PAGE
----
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Sociologist Cat is Watching You Text...in Public
January 20, 2014 7:07 AM   Subscribe

Keith Hampton, an associate professor in Rutgers' School of Communication and Information, filmed people in Bryant Park (among other locations) in an ongoing effort to recreate and update sociologist William H. Whyte's Street Life Project.

In the NY Times article (2nd link), Hampton discusses some of the findings from the most recent filming:
- According to Hampton, our tendency to interact with others in public has, if anything, improved since the ‘70s. The P.P.S. films showed that in 1979 about 32 percent of those visited the steps of the Met were alone; in 2010, only 24 percent were alone in the same spot.

- It turns out that people like hanging out in public more than they used to, and those who most like hanging out are people using their phones. On the steps of the Met, “loiterers” — those present in at least two consecutive film samples, inhabiting the same area for 15 seconds or more — constituted 7 percent of the total (that is to say, the other 93 percent were just passing through). That was a 57 percent increase from 30 years earlier. And those using mobile phones there were five times as likely to “loiter” as other people.

- On the steps of the Met, only 3 percent of adults captured in all the samples were on their phones. It was highest at the northwest corner of Bryant Park, where the figure was 10 percent. More important, according to Hampton, was the fact that mobile-phone users tended to be alone, not in groups.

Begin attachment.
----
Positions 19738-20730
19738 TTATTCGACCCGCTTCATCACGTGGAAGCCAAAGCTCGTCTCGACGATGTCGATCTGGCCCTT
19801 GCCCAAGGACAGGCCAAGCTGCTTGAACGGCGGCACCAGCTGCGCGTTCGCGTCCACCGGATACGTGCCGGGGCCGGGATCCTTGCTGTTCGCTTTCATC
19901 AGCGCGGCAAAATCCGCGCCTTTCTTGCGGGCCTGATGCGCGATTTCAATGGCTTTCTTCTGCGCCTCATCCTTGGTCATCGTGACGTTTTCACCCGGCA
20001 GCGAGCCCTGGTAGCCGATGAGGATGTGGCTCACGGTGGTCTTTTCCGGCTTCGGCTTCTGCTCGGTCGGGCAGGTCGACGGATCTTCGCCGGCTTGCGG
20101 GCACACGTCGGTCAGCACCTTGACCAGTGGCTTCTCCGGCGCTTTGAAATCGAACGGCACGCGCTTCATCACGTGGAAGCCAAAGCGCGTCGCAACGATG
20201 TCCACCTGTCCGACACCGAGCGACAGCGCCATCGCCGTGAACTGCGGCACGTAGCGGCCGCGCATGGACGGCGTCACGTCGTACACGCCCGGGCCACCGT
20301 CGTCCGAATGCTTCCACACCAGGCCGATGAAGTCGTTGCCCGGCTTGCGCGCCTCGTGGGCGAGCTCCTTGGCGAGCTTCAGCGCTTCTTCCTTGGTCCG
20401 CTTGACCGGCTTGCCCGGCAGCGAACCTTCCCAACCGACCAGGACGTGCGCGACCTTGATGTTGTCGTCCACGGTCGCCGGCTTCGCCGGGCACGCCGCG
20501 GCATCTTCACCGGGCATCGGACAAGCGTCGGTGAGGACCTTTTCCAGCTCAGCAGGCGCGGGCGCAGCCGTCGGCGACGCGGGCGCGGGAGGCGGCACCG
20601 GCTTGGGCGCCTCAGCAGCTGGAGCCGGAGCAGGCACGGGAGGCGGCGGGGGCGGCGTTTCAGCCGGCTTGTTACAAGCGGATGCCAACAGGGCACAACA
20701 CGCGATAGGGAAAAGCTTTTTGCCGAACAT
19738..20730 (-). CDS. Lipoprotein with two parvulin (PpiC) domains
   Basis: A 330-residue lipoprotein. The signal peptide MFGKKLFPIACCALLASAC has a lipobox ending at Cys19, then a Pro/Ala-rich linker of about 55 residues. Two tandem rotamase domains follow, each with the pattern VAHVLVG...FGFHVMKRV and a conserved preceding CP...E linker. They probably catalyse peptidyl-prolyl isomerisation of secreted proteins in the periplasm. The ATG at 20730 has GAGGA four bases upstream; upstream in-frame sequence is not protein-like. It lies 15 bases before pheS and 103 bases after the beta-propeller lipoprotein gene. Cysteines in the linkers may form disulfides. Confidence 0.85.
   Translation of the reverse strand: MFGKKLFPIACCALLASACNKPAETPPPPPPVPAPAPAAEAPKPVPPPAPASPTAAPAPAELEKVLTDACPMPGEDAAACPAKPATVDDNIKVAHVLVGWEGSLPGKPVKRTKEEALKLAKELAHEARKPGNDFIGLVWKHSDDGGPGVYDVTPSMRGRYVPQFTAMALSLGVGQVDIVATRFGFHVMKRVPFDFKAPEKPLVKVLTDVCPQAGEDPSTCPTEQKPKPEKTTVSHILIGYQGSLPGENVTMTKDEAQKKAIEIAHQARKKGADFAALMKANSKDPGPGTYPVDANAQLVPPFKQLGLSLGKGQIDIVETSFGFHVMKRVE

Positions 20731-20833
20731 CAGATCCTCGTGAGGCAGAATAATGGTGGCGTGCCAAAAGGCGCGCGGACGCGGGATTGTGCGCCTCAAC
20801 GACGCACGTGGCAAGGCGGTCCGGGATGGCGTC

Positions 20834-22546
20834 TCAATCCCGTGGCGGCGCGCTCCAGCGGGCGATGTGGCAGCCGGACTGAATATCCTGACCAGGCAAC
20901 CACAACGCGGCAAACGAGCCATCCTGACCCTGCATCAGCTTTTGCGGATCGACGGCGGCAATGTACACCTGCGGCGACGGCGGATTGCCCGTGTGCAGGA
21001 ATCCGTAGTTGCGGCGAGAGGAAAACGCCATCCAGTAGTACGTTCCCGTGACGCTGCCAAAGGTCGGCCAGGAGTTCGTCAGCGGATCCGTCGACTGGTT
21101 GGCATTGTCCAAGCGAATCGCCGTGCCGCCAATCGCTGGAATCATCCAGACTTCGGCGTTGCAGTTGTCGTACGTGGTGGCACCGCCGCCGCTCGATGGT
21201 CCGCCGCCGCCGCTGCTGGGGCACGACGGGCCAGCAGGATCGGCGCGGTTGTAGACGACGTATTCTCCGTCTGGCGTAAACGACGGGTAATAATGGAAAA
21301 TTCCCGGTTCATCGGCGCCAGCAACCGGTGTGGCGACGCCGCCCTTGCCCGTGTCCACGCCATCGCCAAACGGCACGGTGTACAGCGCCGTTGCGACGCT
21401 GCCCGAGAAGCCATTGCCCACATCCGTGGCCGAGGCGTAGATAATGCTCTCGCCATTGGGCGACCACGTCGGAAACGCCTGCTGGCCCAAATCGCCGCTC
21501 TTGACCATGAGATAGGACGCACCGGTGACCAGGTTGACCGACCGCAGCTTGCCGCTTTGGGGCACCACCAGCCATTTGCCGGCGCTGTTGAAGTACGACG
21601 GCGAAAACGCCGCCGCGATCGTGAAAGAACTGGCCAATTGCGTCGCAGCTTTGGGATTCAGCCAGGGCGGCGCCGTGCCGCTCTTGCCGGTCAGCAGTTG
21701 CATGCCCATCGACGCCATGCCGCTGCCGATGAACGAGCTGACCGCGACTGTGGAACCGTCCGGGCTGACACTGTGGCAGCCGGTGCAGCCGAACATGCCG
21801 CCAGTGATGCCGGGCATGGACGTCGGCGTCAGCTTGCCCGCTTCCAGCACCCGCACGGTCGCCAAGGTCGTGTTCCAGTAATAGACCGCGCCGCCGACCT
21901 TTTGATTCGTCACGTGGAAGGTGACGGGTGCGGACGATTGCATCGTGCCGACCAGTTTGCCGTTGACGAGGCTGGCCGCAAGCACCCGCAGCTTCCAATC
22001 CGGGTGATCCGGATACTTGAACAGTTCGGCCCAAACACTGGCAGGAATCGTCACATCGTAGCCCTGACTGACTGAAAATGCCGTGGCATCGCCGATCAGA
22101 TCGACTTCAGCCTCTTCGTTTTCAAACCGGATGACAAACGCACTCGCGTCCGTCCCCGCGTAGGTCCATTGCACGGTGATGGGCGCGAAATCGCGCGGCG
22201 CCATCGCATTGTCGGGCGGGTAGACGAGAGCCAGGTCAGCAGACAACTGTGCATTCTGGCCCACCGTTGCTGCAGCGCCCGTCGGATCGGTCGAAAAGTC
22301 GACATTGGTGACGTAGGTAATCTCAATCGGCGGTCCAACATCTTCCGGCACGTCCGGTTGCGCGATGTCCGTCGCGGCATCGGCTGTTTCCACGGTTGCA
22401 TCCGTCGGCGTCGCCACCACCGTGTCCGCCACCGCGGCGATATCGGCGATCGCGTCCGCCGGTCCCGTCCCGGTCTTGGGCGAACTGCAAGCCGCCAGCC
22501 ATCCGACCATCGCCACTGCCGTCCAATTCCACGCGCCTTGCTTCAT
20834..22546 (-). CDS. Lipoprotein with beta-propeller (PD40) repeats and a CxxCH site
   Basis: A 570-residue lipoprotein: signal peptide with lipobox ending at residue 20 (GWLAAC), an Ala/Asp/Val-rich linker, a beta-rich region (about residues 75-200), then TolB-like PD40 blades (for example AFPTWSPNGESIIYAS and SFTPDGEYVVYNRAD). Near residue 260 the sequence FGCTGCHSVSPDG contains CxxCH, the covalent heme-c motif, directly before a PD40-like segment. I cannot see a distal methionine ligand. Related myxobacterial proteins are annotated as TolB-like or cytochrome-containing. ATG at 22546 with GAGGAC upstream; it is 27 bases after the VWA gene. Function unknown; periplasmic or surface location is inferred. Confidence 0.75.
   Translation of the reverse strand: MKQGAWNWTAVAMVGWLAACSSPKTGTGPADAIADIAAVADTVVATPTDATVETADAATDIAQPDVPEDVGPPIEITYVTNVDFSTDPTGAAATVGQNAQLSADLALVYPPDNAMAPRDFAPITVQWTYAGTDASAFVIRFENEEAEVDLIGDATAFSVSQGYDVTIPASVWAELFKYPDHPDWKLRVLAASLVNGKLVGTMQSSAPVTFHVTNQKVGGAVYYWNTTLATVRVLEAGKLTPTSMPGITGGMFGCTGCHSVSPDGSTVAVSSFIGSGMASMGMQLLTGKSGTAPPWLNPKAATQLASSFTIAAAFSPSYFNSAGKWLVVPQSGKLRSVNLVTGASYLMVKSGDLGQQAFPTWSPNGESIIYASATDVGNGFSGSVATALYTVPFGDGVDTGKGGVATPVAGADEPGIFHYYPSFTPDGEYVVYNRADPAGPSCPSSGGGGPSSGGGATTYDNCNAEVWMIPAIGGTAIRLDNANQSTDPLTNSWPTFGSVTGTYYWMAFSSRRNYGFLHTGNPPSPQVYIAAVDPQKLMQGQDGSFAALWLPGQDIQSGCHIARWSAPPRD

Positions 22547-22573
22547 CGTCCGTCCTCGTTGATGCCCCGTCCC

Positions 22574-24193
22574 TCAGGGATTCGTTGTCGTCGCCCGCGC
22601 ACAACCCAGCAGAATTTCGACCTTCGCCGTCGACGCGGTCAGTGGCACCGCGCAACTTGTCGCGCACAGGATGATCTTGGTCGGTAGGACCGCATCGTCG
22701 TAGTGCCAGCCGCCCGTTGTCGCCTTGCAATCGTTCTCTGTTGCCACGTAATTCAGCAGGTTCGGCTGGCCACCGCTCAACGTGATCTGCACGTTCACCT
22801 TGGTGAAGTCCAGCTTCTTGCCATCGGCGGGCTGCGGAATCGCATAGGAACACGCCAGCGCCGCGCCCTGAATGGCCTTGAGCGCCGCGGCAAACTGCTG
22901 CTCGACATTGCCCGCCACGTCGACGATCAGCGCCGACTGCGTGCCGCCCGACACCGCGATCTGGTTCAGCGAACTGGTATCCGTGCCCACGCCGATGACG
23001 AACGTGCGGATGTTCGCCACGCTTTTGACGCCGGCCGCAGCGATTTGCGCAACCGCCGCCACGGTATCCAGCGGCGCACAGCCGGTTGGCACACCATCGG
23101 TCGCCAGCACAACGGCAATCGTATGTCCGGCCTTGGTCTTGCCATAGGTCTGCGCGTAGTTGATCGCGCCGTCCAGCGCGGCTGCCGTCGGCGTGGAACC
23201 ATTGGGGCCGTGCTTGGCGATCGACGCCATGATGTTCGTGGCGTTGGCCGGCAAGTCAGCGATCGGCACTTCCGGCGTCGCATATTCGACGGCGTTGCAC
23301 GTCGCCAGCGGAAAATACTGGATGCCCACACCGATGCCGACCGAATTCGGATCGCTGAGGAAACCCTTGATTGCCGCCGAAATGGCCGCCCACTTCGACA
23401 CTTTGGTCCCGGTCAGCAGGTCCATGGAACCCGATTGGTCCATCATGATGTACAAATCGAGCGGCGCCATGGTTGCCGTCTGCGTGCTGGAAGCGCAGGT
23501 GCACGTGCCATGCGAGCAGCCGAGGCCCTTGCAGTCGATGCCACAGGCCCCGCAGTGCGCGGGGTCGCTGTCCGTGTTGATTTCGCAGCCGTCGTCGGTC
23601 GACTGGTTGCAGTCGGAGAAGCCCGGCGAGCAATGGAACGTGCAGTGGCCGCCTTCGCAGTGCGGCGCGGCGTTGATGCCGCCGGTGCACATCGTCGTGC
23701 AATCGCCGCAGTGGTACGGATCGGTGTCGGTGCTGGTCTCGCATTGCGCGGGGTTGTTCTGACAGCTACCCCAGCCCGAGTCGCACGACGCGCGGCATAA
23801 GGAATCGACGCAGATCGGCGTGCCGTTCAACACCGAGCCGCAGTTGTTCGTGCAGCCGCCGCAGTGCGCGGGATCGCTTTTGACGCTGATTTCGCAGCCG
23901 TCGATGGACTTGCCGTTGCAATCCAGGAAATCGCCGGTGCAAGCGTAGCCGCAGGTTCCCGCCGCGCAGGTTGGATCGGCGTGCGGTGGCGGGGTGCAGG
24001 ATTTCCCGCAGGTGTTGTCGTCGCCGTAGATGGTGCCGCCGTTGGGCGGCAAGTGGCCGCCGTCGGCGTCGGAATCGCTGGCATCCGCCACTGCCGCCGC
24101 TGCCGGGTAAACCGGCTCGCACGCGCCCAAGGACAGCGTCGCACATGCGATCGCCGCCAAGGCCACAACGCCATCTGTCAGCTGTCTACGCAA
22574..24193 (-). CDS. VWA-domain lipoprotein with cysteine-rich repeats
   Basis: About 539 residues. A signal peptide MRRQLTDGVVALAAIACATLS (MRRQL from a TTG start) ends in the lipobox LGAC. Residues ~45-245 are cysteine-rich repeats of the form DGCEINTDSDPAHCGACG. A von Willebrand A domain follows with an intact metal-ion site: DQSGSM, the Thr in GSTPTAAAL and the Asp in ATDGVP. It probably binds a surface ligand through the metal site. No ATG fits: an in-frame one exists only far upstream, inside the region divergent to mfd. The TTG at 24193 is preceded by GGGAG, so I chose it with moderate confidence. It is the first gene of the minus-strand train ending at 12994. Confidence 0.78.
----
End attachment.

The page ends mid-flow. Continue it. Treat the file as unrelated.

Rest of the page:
Some of Hampton's previous work, also inspired by Whyte, looked specifically at social life in wireless urban spaces (non-paywalled pdf pre-print).
posted by DiscourseMarker (3 comments total) 6 users marked this as a favorite

 
I thought the gender findings were more interesting than the cell phone stuff (satisfying though it is to see the perennial crank Turkle confronted with actual data):
In fact, this was Hampton’s most surprising finding: Today there are just a lot more women in public, proportional to men. It’s not just on Chestnut Street in Philadelphia. On the steps of the Met, the proportion of women increased by 33 percent, and in Bryant Park by 18 percent. The only place women decreased proportionally was in Boston’s Downtown Crossing — a major shopping area. “The decline of women within this setting could be interpreted as a shift in gender roles,” Hampton writes. Men seem to be “taking on an activity that was traditionally regarded as feminine.”
Of course one is aware of gendered tropes about the public and private spheres but it is something else again to see them manifested with such thudding literalness.
posted by enn at 7:32 AM on January 20 [1 favorite]


U of Calgary grad!
posted by ethnomethodologist at 8:13 AM on January 20


Hey, this is great. I learned about Whyte's work in graduate school and it always stuck with me, such a simple and direct thing to do. Data analytics before its time! Clever to go back to the same spots and film again 30 years later, although I would like to read about more longitudinal results than were in this article.
posted by Nelson at 8:56 AM on January 20 [1 favorite]


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